Last night, I saw #RIPCapitalism trending on Twitter. Mind you, most of the top Tweets are conservatives making fun of anyone who Tweets it for using an IPhone (which, side note, even as a libertarian I find to be a shitty argument). Another huge chunk of Tweets were libertarians saying the United States is not capitalism and hasn’t been for quite some time. Only a small number of Tweets, I’d say no more than 20%, were actually socialists going after capitalism.
“The end of capitalism,” has been a prediction for quite some time in socialist circles. In 2013, radio host and Social Democrat Thom Hartmann (who helped get Bernie Sanders on the map) released a book called The Crash Of 2016: The Plot To Destroy America — And What We Can Do To Stop It. Of course, there was no crash in 2016, nor was there one in 2017,2018, or 2019. While 2020 is just getting started, it seems like the only “crash” that has happened is a once a generation (if not once a century) virus that nobody could have avoided.
This idea dates back to Karl Marx, who believed that communism is the end point of history. In The Communist Manifesto, Marx wrote:
The development of Modern Industry, therefore, cuts from under its feet the very foundation on which the bourgeoisie produces and appropriates products. What the bourgeoisie therefore produces, above all, are its own grave-diggers. Its fall and the victory of the proletariat are equally inevitable.
Half a century later, Leon Trotsky, a Russian communist and good friend of Lenin, talked about “perpetual revolution.” This does not mean, as most think, some kind of internationalist communist revolution where the Soviets fund coups against capitalism. Instead, it means that once a revolution starts, it is not going to stop until the entire world is communist.
This is most popular in the form of “late stage capitalism,” an idea proposed by socialists that things will get so bad that the people will rise up and create a communist revolution.
As The Atlantic wrote on May Day 2017:
A job advertisement celebrating sleep deprivation? That’s late capitalism. Free-wheeling Coachella outfits that somehow all look the same and cost thousands of dollars? Also late capitalism. Same goes for this wifi-connected $400 juicer that does no better than human hands, Pepsi’s advertisement featuring Kendall Jenner, United Airlines’ forcible removal of a seated passenger who just wanted to go home, and the glorious debacle that was the Fyre Festival. The phrase — ominous, academic, despairing, sarcastic — has suddenly started showing up everywhere.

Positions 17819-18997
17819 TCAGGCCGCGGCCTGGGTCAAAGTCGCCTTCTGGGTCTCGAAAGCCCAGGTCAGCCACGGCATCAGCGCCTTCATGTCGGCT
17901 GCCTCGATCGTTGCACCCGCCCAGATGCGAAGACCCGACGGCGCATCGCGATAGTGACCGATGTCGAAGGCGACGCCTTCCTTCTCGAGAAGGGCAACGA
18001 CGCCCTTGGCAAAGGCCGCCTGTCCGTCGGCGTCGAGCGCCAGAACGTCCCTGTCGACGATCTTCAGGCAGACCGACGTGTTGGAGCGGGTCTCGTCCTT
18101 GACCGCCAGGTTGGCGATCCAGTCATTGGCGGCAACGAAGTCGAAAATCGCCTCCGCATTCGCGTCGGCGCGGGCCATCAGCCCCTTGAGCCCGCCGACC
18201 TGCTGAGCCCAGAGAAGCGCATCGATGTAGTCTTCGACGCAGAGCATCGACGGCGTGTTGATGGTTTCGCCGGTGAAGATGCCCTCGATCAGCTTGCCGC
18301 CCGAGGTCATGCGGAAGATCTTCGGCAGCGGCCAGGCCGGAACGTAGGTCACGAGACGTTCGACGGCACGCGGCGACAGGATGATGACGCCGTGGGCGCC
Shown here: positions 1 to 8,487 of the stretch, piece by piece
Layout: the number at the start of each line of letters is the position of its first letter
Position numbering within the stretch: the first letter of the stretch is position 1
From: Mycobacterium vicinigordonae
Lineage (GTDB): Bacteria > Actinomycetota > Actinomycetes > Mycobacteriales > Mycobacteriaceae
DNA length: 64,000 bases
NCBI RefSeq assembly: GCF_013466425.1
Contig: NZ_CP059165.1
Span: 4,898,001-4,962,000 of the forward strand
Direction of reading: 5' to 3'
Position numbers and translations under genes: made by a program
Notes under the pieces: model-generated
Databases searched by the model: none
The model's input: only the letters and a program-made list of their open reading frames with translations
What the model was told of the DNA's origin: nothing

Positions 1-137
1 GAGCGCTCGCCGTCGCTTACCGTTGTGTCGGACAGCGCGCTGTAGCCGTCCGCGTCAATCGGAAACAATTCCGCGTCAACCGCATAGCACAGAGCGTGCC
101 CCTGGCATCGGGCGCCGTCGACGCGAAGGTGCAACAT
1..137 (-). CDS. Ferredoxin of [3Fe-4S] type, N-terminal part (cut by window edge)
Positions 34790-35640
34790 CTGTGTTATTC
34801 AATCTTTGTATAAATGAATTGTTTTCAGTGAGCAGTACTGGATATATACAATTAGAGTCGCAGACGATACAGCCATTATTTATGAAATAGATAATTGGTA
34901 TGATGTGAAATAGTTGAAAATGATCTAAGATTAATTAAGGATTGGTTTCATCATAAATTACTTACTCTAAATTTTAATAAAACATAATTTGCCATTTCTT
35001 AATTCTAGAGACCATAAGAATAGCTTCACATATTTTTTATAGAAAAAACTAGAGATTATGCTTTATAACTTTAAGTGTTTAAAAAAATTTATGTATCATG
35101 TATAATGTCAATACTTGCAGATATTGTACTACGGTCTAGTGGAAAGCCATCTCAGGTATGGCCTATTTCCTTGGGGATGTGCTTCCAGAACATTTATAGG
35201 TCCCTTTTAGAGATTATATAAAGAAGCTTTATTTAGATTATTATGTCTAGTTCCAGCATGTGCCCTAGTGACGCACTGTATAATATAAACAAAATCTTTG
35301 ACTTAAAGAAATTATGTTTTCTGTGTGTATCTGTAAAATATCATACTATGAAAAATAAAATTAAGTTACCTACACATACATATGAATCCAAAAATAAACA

This is a clear example of moving the goalpost. When Marx wrote that socialism is inevitable due to working conditions, he was clearly talking about the conditions of the Industrial Revolution — which he lived during. What happened? The majority of the socialist governments formed during that time have since fallen, the countries who rejected socialism became more prosperous, and capitalism is more popular today than ever before.
If this idea that 2020 or 2016 or whenever will be the year of Capitalism’s downfall sounds familiar, that’s because it is. In 2008, after the Stock Market crash and the Great Recession, socialists were making the same predictions. In his 2009 film Capitalism: A Love Story, left-wing filmmaker Michael Moore praises Barack Obama as an example of socialism. At the end of his newer movie Fahrenheit 11/9, Moore does the same thing with left-wing candidates like Alexandra Ocasio Cortez.
After the Stock Market crash of 1929 and the Great Depression, socialists were doing the same thing.
Ironically, this has happened once in American history, but with capitalism and not socialism. Left-wing commentator William Kleinknecht documented in the opening chapters of his book The Man Who Sold The World: Ronald Reagan And The Betrayal Of Mainstream America that after the energy crisis and stagflation under Presidents Nixon, Ford, and Carter, the Keynesian economic values of the past half century were thrown out when President Ronald Reagan was elected in 1980 in favor of capitalism.
Isn’t that ironic? The revolution did happen, it just so happened the revolution was for the other side.
Even more ironically, the only other school of thought that holds this view for non-religious reason is the enemy of Marxists, neo-liberalism. In 1992, Francis Fukuyama wrote in his book The End Of History And The Last Man that western liberal democracy is “the end point of mans ideological evolution” as seen by the then-recent fall of the Soviet Union.
However, all these ideas have the same mistake. In truth, history will not end until time itself does. Maybe your ideology, one of hundreds, if not thousands, will be the one universal ideology by that point. However, somehow I doubt it.
Consider that the invention of feudalism was once considered “the end of history,” now, feudalism is looked down upon as an ideology. In truth, the future is a blank piece of paper and what we paint is to us now. Nothing in inevitable in history, things either simply happen or they don’t.